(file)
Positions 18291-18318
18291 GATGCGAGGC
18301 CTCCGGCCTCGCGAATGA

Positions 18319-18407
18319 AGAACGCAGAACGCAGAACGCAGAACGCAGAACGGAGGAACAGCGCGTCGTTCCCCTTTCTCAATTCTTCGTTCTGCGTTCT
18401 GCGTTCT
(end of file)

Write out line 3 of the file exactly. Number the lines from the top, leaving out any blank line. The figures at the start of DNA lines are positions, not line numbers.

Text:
18301 CTCCGGCCTCGCGAATGA